Which sentence below is right? If both, are there any differences?

Wolves have pointed faces.
Wolves have pointy faces.

The definitions of each are very similar:

Pointy: Having a pointed tip or end.
Actually, I'd like several goats, with big floppy ears and pointy beards and soulful expressions.

Pointed: Having a sharpened or tapered tip or end.
‘his face tapers to a pointed chin’

  • 1
    We expect people to do a bit of research before asking a question: if that research doesn't answer your question, please update your question to add details of your research, and explain exactly what you still find confusing. In this case, you could look both words up in a good dictionary, like this one: dictionary.cambridge.org/dictionary/english/pointy – JavaLatte Jan 26 at 5:45
  • JavaLatte is quite right. Your research might include NGram. Another example of our increasing fondness for cute or childish words is crisp/crispy – Old Brixtonian Jan 26 at 9:03

The main difference in your example is that “pointy” is informal and “pointed” is not. There’s also a difference in how you form the comparative for each word.

For “pointed”, we would write “more pointed” or “most pointed”. For “pointy”, we would write “pointier” or “pointiest”.

As alluded to by @OldBrixtonian, in some situations using “pointy” instead of “pointed” can sound like you’re writing for children. It can also be used in a lighthearted, informal way among adults, but if you want a serious tone, you would use “pointed”.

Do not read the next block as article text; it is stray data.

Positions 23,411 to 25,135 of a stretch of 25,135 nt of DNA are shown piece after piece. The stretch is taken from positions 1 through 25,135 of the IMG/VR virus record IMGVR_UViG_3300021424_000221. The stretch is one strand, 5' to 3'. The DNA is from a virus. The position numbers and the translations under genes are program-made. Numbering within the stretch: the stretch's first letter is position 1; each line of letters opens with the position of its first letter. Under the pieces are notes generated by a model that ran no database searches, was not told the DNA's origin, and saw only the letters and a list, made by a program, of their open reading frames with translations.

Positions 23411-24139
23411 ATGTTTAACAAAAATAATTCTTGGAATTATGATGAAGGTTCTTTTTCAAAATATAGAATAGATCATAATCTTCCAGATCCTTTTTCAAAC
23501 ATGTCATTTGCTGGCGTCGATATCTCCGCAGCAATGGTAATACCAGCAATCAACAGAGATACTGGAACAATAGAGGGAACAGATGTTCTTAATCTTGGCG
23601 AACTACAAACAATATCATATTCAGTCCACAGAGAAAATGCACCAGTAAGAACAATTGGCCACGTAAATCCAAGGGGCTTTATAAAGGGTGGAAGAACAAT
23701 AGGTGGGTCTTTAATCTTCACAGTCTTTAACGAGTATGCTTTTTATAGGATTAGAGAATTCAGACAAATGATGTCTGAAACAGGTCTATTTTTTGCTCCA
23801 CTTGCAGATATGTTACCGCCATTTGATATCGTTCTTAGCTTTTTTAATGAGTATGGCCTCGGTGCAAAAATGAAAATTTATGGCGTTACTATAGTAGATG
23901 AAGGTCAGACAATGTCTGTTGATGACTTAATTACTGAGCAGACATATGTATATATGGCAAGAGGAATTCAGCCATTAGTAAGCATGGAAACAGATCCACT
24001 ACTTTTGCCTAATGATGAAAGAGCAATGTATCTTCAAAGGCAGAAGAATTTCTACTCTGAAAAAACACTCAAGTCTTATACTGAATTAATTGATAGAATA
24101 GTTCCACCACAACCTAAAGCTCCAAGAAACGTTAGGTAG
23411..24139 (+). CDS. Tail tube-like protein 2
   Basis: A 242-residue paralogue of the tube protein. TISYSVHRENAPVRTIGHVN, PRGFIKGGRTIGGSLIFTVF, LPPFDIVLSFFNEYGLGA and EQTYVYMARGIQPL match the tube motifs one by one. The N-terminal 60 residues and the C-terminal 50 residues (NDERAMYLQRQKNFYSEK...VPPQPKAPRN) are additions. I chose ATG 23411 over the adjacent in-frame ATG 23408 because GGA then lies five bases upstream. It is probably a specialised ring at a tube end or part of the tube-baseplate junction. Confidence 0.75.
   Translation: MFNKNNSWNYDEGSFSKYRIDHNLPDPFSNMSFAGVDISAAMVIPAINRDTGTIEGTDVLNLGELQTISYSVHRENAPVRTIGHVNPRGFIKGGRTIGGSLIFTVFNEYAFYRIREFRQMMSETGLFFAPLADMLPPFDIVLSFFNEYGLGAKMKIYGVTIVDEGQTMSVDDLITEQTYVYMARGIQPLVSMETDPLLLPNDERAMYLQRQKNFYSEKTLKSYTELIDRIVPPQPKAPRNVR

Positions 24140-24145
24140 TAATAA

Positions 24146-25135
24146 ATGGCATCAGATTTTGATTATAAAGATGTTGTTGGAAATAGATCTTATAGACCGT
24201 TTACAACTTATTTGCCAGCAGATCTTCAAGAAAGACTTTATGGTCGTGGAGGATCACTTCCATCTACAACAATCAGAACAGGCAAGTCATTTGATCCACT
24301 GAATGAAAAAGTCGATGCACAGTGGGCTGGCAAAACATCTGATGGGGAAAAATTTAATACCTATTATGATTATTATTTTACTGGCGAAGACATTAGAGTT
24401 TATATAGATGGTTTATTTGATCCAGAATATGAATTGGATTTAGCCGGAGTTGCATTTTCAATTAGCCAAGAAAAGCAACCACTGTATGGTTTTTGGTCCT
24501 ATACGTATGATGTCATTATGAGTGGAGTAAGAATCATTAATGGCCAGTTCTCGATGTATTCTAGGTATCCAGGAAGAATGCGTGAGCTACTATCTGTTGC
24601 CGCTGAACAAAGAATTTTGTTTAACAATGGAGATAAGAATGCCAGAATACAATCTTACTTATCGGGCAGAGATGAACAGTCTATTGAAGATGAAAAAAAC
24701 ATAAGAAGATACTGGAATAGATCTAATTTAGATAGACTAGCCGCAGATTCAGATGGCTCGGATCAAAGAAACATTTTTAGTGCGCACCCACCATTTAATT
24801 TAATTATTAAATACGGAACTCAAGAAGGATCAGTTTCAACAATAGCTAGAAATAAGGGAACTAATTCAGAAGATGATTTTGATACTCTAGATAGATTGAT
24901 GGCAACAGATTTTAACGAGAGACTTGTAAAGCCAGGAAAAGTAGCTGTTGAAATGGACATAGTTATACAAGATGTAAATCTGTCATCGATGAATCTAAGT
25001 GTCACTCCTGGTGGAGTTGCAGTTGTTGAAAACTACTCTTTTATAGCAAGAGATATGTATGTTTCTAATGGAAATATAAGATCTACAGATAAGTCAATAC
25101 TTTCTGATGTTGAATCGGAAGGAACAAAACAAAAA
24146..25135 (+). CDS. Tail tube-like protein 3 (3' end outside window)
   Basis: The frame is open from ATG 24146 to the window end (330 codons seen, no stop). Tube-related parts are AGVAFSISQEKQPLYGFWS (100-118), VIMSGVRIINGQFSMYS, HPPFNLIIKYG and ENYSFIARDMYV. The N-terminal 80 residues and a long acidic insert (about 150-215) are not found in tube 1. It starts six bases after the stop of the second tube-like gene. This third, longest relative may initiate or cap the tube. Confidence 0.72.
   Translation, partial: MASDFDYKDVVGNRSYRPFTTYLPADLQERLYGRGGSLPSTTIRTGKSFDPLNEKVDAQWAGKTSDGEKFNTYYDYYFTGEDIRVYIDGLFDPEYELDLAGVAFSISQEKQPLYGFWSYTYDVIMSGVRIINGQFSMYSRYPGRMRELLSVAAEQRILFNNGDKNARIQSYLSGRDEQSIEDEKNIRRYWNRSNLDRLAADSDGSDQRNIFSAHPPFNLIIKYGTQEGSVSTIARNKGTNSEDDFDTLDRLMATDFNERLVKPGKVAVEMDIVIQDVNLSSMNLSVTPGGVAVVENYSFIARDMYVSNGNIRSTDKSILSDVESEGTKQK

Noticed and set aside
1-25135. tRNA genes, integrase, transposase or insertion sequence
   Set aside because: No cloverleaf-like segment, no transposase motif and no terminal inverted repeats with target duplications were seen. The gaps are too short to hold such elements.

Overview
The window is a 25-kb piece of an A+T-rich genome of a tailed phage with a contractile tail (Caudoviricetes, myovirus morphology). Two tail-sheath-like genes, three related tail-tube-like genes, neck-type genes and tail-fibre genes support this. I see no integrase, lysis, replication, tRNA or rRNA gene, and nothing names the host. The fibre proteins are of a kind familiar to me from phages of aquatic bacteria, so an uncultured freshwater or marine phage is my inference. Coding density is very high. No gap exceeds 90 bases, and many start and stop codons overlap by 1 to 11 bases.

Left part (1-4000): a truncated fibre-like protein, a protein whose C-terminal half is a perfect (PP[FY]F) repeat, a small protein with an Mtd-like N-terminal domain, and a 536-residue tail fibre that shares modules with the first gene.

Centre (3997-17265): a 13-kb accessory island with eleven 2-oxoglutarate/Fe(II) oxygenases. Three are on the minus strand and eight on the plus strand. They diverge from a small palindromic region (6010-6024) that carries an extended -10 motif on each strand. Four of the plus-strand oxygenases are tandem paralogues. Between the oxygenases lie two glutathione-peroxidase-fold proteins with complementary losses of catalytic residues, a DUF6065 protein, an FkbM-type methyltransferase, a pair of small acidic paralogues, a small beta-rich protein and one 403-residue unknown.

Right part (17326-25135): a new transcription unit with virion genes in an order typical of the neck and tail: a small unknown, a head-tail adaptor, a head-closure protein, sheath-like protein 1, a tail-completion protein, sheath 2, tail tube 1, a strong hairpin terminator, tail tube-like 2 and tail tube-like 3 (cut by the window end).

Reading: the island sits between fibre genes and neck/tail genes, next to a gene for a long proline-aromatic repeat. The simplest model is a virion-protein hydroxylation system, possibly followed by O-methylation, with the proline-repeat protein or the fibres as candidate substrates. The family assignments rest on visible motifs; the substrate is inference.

X is pointy if it has the following attribute: one or more points.

We don't care where the points are pointing to, or how many points, etc. This usually implies the points are short.

X is pointed if X is functioning as an arrow and either pointing to something, or capable of the same.

Wolves have pointed faces.

The overall shape of a wolf face is a triangle, and you can point it in a direction like an arrow.

Wolves have pointy faces.

This can sound like you're saying wolves have spines or spikes on their face. Sea urchins are pointy, but not wolf faces. A child might say this after seeing cartoon drawings of wolves which may be reduced to simple literal triangles, or if the context is reductionist such as an artist trying to understand the basic shape of things.

  • I don’t agree that “pointy” implies more than one point in common usage. What about Never again will I have to stop shooting for half an hour while some extra in row 178 has his pointy ear glued back on. A pointy ear like a Vulcan’s has one point. If you said “spiky” or “spiked” I would think of multiple points. – ColleenV Jan 26 at 20:33

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